This is a guest post by UMBC Music Professor Airi Yoshioka.
When UMBC President Freeman Hrabowski and Peabody Dean Fred Bronstein met in 2015 upon the opening of UMBC’s Performing Arts and Humanities Building, the seed was planted for a possible collaborative project between the two institutions. Dr. Sarah Hoover (Special Assistant to the Dean at Peabody), Dr. Linda Dusman (Chair of the Music Department at UMBC), and I met in the fall of 2015 to brainstorm possible ways to tap into each institutions’ strengths.
We inaugurated the partnership in the spring of 2016, when UMBC welcomed pianist and Peabody doctoral candidate Sejoon Park to give a recital in Linehan Concert Hall. Mr. Park played an impressive recital and the audience was treated to a beautiful evening of traditional piano repertoire. Upon reflection of what might constitute a more comprehensive partnership, we sought ways to create a more integrated interaction between Peabody artists and UMBC students. We landed upon a model in which the advanced degree students at Peabody would present topical classes, give master classes in their specific field, and produce a culminating concert involving some innovative approach to the concert presentation.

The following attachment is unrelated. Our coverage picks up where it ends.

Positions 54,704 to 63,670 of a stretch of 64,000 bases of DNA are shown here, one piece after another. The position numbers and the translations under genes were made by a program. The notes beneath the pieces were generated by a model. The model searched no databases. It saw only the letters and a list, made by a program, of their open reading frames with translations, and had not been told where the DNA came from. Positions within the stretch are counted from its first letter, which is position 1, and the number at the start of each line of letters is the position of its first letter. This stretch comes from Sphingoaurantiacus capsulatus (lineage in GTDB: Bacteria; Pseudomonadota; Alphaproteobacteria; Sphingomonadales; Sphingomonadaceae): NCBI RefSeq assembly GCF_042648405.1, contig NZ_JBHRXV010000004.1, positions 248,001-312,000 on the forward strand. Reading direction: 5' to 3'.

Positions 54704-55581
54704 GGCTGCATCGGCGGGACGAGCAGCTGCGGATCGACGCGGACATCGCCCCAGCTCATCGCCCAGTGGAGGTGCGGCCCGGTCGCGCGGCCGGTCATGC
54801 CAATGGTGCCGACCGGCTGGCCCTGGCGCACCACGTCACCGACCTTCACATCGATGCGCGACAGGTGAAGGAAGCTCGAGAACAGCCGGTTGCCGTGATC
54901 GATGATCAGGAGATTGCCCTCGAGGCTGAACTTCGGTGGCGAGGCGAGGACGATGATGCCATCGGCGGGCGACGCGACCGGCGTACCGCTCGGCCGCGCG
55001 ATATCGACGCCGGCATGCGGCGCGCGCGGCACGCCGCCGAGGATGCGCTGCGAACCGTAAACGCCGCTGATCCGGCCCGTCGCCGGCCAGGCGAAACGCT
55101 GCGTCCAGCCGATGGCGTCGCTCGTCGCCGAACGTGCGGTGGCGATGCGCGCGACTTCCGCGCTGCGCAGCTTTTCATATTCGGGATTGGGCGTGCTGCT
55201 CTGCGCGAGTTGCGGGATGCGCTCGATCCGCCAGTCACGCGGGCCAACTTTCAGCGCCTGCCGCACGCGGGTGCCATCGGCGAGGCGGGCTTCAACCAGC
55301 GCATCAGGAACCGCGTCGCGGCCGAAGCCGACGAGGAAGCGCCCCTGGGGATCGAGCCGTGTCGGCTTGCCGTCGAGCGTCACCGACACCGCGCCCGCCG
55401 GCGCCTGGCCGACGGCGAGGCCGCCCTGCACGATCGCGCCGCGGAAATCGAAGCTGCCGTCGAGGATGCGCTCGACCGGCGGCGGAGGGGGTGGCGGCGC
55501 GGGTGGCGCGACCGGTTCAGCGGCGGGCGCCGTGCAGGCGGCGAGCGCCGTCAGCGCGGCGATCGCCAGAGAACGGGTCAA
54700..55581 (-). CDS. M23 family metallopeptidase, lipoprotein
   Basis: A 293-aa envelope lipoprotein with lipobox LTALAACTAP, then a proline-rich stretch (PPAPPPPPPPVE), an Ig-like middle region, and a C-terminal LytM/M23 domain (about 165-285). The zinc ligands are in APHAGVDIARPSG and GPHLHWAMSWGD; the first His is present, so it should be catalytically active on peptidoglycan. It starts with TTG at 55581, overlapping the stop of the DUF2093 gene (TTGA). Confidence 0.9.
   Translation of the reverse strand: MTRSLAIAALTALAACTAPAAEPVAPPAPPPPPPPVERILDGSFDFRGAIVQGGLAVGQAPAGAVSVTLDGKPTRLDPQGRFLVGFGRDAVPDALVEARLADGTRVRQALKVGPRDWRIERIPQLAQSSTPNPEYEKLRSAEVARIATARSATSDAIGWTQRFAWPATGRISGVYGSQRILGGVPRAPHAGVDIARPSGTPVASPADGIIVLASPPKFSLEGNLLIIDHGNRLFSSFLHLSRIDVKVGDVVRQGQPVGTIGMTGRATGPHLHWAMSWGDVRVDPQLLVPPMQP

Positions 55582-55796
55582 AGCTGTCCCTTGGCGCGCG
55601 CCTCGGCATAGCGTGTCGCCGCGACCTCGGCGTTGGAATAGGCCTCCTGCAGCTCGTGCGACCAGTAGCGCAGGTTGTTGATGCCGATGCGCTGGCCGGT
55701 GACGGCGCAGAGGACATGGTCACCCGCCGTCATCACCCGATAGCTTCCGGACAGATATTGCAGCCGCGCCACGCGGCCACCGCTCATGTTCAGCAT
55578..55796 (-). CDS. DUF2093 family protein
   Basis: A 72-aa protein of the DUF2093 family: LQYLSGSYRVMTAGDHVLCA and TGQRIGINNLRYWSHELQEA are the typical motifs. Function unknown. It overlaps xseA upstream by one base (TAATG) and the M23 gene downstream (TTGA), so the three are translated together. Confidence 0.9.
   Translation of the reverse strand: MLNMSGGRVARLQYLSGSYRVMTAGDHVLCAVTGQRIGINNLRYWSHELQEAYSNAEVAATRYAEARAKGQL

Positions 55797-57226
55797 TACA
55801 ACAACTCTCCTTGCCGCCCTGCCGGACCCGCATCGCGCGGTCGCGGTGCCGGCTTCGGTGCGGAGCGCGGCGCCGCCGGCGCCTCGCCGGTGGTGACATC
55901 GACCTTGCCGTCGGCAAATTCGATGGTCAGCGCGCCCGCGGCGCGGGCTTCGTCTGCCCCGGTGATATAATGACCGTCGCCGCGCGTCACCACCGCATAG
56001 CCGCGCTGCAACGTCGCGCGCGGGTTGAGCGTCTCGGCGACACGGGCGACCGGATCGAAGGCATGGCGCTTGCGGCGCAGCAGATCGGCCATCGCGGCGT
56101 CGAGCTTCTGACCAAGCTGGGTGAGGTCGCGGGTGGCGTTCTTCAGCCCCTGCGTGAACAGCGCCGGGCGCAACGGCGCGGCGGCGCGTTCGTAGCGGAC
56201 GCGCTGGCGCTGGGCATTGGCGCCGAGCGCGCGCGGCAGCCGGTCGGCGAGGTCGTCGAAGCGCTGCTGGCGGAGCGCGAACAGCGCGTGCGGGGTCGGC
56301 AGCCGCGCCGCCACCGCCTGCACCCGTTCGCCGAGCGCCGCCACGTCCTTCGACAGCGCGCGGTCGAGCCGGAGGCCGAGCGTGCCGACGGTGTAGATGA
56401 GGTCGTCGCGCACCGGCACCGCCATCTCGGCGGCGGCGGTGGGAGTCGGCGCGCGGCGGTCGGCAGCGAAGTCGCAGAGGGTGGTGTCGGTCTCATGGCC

Aside from performing in our beautiful concert hall, one of the experiences that UMBC could offer the Peabody graduate students is a first-hand teaching experience working with college students, since many Peabody graduates will undoubtedly go on to hold college teaching positions. Additionally, given my experience as a Teaching Artist for the New York Philharmonic, Lincoln Center Education and a consultant to the Weill Institute at Carnegie Hall, the Peabody artists would have the opportunity to explore different ways to engage the audience in a more interactive and engaging concert experience. Our students in turn would get the chance to work directly with young artists on the cusp of their careers.
The four Peabody artists who participated in the 2016-17 Interplay program – cellist Mauricio Rey Gallego, pianist Teodora Adzharova, countertenor Min Sang Kim, and pianist Sungpil Kim – all brought outstanding work ethics, sheer commitment and dedication to music, and uncanny wisdom about music and life to this partnership. They were also incredibly generous and their presence in our community highlighted the important lesson that to be a successful artist and a teacher, who they are as people will matter.
Dr. Airi Yoshioka
Professor of Music at UMBC